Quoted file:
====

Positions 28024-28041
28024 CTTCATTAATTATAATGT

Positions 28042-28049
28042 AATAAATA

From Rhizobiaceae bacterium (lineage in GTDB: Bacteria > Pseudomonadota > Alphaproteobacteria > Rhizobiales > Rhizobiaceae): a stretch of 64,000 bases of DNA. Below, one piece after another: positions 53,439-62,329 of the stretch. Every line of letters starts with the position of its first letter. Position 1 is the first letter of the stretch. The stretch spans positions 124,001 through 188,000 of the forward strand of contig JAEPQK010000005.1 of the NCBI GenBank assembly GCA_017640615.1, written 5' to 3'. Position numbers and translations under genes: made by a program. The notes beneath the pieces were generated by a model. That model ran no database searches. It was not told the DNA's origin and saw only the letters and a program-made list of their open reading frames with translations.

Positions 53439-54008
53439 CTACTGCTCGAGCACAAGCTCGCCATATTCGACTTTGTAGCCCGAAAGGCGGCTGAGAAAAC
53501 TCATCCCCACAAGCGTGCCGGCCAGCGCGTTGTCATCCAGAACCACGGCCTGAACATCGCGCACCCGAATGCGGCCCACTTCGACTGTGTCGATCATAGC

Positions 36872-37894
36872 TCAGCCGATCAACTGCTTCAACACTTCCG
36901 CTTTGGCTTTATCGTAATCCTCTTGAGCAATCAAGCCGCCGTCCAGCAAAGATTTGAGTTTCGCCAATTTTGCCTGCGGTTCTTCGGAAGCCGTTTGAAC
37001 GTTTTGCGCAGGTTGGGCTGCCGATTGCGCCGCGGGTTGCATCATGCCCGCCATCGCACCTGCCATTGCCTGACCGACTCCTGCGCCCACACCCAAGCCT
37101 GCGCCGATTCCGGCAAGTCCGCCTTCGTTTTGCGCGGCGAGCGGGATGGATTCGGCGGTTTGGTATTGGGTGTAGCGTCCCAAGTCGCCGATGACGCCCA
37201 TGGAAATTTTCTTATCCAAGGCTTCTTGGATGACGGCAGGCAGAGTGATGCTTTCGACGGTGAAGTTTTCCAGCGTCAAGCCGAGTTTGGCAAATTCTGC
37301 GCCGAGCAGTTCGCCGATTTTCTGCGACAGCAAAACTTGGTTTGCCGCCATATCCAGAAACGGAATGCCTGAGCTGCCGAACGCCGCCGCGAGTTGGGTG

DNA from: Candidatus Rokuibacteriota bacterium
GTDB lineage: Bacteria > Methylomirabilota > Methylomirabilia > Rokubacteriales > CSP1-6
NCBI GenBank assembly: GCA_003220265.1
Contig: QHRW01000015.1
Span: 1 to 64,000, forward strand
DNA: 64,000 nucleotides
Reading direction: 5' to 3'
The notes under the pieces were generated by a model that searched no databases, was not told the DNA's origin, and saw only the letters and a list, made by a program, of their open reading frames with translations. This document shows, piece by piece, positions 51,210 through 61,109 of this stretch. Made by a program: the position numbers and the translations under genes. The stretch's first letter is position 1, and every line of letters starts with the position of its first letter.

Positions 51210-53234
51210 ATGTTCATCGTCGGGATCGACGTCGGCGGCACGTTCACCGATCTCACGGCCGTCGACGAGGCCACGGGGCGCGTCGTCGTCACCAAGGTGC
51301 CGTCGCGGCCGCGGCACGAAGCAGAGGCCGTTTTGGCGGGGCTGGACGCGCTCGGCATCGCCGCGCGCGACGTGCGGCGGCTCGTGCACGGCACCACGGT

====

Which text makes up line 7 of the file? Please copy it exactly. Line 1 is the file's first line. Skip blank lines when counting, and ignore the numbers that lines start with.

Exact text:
53439 CTACTGCTCGAGCACAAGCTCGCCATATTCGACTTTGTAGCCCGAAAGGCGGCTGAGAAAAC